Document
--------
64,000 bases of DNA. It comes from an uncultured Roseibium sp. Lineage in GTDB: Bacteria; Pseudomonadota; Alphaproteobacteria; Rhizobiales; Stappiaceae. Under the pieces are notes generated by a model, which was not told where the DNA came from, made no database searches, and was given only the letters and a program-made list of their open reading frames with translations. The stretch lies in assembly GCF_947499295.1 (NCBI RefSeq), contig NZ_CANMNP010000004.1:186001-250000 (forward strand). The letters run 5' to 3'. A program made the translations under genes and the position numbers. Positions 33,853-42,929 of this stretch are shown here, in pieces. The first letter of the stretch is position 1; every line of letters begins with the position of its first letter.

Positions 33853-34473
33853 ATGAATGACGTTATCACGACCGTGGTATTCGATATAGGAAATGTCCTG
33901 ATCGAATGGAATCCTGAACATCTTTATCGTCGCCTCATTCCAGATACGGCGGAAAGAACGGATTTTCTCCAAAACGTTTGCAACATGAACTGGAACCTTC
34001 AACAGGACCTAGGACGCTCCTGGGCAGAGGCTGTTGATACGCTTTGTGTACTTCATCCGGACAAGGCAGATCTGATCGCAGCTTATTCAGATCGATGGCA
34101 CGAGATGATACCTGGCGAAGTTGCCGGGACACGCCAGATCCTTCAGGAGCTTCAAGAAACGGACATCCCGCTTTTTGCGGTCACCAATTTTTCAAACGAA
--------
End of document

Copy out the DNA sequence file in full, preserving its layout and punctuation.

64,000 bases of DNA. It comes from an uncultured Roseibium sp. Lineage in GTDB: Bacteria; Pseudomonadota; Alphaproteobacteria; Rhizobiales; Stappiaceae. Under the pieces are notes generated by a model, which was not told where the DNA came from, made no database searches, and was given only the letters and a program-made list of their open reading frames with translations. The stretch lies in assembly GCF_947499295.1 (NCBI RefSeq), contig NZ_CANMNP010000004.1:186001-250000 (forward strand). The letters run 5' to 3'. A program made the translations under genes and the position numbers. Positions 33,853-42,929 of this stretch are shown here, in pieces. The first letter of the stretch is position 1; every line of letters begins with the position of its first letter.

Positions 33853-34473
33853 ATGAATGACGTTATCACGACCGTGGTATTCGATATAGGAAATGTCCTG
33901 ATCGAATGGAATCCTGAACATCTTTATCGTCGCCTCATTCCAGATACGGCGGAAAGAACGGATTTTCTCCAAAACGTTTGCAACATGAACTGGAACCTTC
34001 AACAGGACCTAGGACGCTCCTGGGCAGAGGCTGTTGATACGCTTTGTGTACTTCATCCGGACAAGGCAGATCTGATCGCAGCTTATTCAGATCGATGGCA
34101 CGAGATGATACCTGGCGAAGTTGCCGGGACACGCCAGATCCTTCAGGAGCTTCAAGAAACGGACATCCCGCTTTTTGCGGTCACCAATTTTTCAAACGAA